Sunday, October 28, 2007

Where humanism and post-humanism fail.

I'm going to get a bit esoteric here. This may be deeper than some of you would want or be able to follow me, so I won't be offended if you can't take this one to the house.

While the practical applications of the sciences explode at rates untold; guided as much by the fantasies of science fiction as practical schematics of engineers, we have reached a new low in philosophical evaluation of the state of nature and humanity. For the longest time we squandered all of our energies on foolish humanism, which clearly gives us no other practical application than to understand that social systems of certain sizes are dangerous, as are human beings in general. This weak paradigm lead to all kinds of butchery of language, including a dominant principle that natural and synthetic are on opposite poles(something you whole foods and organic food fans are conned out of top dollar over) despite being two totally unrelated terms. Natural is "present in or produced by nature." Synthetic means a product of synthesis, which is "an integration of two or more pre-existing elements which results in a new creation." Natural things are all things which exist in life, including human beings and actions of human origin. The perversion of language to include the idea that human action is unnatural is a intellectual fallacy of humanism.

Only "C" Student elitism could perceive human action as superior to nature, or supernatural, and therefore not a natural process. Therefore when one agues that huge granite buildings or landfills or plastics or nuclear fission are synthetic crimes of the "godlike" human over its inferior victim, nature, they are fundamentally asserting that humanity is superior to these nature, and not a part of or construct of it.

What if nature's intention or long term plan were to reformat the earths surface with plastics and metals, and we were simply the bottomfeeder catalysts doing her work? Could a man actually stop the expansion and construction of New York City, Tokyo, or Los Angeles? Are these phenomena, which are "human" and "synthetic" preventable or controllable by human means at this point?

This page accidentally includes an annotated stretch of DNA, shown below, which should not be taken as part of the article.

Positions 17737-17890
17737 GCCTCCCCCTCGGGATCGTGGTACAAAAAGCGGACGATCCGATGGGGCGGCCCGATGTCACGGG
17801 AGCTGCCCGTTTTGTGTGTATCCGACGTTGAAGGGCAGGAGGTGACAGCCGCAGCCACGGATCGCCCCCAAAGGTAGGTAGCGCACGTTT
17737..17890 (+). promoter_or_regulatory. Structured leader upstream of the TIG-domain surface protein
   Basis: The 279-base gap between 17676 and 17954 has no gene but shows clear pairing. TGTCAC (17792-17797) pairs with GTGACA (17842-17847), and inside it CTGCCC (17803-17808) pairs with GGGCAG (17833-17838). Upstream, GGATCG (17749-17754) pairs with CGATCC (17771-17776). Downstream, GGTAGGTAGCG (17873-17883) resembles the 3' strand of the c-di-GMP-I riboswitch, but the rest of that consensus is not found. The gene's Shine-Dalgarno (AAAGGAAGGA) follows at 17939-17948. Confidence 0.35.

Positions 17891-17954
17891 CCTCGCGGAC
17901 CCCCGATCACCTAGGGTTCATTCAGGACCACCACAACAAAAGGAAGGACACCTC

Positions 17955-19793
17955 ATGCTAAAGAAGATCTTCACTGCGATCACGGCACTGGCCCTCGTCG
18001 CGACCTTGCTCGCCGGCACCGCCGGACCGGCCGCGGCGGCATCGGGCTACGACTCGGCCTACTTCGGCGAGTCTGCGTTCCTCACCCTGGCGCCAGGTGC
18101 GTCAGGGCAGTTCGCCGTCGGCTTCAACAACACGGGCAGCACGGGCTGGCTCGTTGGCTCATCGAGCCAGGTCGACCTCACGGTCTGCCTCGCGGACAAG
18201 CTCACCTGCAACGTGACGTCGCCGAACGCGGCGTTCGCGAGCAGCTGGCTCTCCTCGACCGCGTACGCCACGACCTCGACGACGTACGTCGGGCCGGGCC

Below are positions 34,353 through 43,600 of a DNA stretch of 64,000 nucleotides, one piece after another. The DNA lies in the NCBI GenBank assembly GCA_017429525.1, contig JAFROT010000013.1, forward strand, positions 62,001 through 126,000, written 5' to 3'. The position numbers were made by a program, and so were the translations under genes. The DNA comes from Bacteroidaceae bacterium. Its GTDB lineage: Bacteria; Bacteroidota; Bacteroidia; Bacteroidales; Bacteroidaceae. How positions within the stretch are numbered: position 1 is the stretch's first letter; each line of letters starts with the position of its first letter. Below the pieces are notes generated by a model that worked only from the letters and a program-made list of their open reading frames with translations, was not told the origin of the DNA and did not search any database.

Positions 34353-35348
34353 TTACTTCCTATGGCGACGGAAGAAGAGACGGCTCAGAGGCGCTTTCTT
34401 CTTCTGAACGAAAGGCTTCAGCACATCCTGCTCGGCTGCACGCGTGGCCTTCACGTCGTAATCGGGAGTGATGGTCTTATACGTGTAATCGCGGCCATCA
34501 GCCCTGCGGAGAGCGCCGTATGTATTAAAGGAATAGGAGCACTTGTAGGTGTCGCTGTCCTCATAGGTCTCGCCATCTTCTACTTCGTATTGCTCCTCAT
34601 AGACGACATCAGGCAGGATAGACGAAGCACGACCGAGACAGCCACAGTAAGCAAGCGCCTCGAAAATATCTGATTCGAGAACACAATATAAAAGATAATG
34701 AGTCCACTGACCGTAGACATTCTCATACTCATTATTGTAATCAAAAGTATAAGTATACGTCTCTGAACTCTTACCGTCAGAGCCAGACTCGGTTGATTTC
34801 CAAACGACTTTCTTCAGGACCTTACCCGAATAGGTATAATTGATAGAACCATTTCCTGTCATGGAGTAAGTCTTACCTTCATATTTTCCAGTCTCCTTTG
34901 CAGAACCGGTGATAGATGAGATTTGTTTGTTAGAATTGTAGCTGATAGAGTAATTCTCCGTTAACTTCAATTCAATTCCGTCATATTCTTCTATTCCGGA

No. Like a tsunami, tornado, or earthquake, this extreme channeling of human energy comes from a place greater than human intellect. The fact that we can't see this leads to fruitless pursuits, such as a goal of mitigating human impact on nature. Let it be known that in order to actually prevent human impact on nature, by human means, one must control humanity, even to the point of our population itself. Not that our population is particularly troubling, compared to other existing parts of nature, such as water, blades of grass, certain minerals, our presence is relatively insignificant. It's difficult to tell that from behind human eyes, as we tend to stack on top of one another in such a way as to believe the world is teeming with an out of control human population. The main operating concept here, however, is that proponents of this elitist philosophy would have to eventually consider control of human population as a means to an end of mitigating human impact on the other components of nature that we have decided are pretty enough to value. This is an unacceptable perversion of a paradigm, the likes of which already has its hints in post-humanism.

True wisdom is in the classics; submission to nature, respecting what we can and cannot affect, and that we don't really have a great understanding about what the consequences of anything we do are in the bigger picture or longer term.